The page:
EU chief rebukes Greece, demands swift debt plan

Updated: 2015-06-08 09:56


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Juncker said he had made clear to Tsipras last week that items to which Greece objected, such as a demand to scrap an income supplement for the poorest pensioners, were open to negotiation if Athens put forward alternatives that yielded equivalent savings.

"He didn't tell parliament that we did address that subject already," the EU chief fumed.

There was no immediate reaction from Tsipras' office to the EU leaders' criticism, but Finance Minister Yanis Varoufakis continued the broadside against Greece's creditors in a blog post on Sunday.

"Greater austerity is being demanded from an economy that is on its knees, owing to the heftiest dose of austerity any country has ever had to endure in peacetime," he wrote.

"No offer of debt relief. No plan for boosting investment. And certainly, as of yet, no 'Speech of Hope' for this fallen people," Varoufakis said.

He urged German Chancellor Angela Merkel to address Greeks to signal Europe was ready to end its demands for austerity, just as US Secretary of State James F. Byrnes had given hope to Germans in a celebrated 1946 speech after World War Two.

Opinion polls show three-quarters of Greeks want to stay in the euro zone and a majority want the government to reach a deal with the lenders even if that means more sacrifices.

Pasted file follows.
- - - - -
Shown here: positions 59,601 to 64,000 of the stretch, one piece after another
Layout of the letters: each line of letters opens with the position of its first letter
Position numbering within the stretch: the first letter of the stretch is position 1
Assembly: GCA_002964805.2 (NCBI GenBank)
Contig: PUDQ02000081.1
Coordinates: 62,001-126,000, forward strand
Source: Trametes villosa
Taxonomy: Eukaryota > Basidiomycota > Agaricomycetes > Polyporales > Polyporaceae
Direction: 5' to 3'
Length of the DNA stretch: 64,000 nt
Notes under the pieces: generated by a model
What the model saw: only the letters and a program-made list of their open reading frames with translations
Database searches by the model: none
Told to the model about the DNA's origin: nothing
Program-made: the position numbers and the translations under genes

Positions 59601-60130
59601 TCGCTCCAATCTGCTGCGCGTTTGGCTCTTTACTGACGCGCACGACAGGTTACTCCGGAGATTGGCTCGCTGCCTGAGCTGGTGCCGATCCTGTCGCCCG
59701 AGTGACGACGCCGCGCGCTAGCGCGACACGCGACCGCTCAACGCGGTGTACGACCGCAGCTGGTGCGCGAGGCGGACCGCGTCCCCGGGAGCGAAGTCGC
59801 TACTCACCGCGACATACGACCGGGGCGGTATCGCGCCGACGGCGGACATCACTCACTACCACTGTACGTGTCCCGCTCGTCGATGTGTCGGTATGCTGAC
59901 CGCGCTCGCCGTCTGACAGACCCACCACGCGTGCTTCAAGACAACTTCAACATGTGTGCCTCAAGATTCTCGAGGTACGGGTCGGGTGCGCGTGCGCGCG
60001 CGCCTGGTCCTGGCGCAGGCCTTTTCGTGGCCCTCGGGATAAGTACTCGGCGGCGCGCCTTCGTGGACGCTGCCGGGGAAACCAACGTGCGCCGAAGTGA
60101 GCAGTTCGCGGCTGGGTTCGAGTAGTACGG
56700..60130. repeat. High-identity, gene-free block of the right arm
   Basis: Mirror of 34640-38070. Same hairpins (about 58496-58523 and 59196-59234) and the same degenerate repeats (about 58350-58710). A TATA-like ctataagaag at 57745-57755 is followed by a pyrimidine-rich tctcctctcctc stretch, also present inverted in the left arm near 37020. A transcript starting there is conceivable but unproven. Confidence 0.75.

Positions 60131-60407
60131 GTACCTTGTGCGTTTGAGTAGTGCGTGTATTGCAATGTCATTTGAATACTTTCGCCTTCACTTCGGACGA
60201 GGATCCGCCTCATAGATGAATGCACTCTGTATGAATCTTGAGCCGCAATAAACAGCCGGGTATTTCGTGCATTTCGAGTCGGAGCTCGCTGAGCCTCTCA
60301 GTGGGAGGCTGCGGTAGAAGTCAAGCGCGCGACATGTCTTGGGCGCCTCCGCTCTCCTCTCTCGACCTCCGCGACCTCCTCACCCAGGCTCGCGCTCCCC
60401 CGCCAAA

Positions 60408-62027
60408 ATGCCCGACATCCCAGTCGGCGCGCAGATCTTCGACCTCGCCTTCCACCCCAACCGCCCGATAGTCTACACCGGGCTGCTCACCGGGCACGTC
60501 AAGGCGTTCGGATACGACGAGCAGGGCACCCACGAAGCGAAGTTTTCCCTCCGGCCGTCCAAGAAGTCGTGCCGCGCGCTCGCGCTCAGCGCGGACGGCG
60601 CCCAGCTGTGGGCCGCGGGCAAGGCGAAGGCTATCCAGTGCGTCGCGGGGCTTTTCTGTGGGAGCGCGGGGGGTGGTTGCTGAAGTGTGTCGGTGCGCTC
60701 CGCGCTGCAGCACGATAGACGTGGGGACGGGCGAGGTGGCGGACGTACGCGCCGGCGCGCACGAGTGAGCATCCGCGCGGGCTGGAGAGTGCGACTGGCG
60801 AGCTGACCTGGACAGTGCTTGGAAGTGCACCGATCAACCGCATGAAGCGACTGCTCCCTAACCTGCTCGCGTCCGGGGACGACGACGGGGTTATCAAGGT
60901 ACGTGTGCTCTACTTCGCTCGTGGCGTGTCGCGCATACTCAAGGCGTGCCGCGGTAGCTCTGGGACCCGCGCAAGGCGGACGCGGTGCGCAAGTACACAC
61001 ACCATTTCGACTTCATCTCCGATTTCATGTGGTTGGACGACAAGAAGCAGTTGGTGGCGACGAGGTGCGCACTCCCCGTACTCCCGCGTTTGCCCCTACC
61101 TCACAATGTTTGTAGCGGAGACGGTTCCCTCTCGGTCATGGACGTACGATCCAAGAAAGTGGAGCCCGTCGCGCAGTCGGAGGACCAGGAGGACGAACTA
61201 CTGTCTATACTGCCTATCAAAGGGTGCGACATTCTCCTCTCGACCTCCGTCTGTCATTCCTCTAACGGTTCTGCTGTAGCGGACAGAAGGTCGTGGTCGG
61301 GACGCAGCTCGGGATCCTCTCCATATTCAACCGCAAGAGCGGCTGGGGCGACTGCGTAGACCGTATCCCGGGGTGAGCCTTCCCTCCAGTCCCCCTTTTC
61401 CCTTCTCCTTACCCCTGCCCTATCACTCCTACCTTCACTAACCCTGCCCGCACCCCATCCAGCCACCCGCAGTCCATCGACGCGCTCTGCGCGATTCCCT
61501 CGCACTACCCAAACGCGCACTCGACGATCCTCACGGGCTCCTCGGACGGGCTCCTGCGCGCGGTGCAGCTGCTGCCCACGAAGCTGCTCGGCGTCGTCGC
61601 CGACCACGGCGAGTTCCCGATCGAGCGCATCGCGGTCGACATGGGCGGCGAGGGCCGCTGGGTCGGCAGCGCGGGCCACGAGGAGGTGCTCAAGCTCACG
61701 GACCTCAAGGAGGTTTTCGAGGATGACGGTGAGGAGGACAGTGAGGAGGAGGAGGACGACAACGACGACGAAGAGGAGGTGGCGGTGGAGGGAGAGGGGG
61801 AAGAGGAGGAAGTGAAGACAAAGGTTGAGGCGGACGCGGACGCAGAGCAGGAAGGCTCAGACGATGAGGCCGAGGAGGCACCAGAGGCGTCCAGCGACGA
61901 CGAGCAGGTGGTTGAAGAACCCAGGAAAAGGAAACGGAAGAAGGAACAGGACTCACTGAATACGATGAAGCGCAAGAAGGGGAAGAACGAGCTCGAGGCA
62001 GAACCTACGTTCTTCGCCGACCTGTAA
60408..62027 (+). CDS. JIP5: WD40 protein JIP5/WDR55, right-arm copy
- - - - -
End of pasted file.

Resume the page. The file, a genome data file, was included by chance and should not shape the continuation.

Juncker said he continued to rule out a Greek exit from the single currency but cautioned that that did not mean he could "pull a rabbit out of a hat" to prevent it if Greece was not willing to make an effort.

Juncker is widely seen as the senior EU official most sympathetic to Greece, and his display of anger showed how far Athens has gone in alienating its few allies in the bloc.

Among hardliners in the euro zone, Slovakian Finance Minister Peter Kazimir said the Greek government had won elections by promising things it could not deliver.

"The euro zone countries are trying to keep them in the euro zone but not at any cost," he said. "They have to surrender, to continue with the programme."

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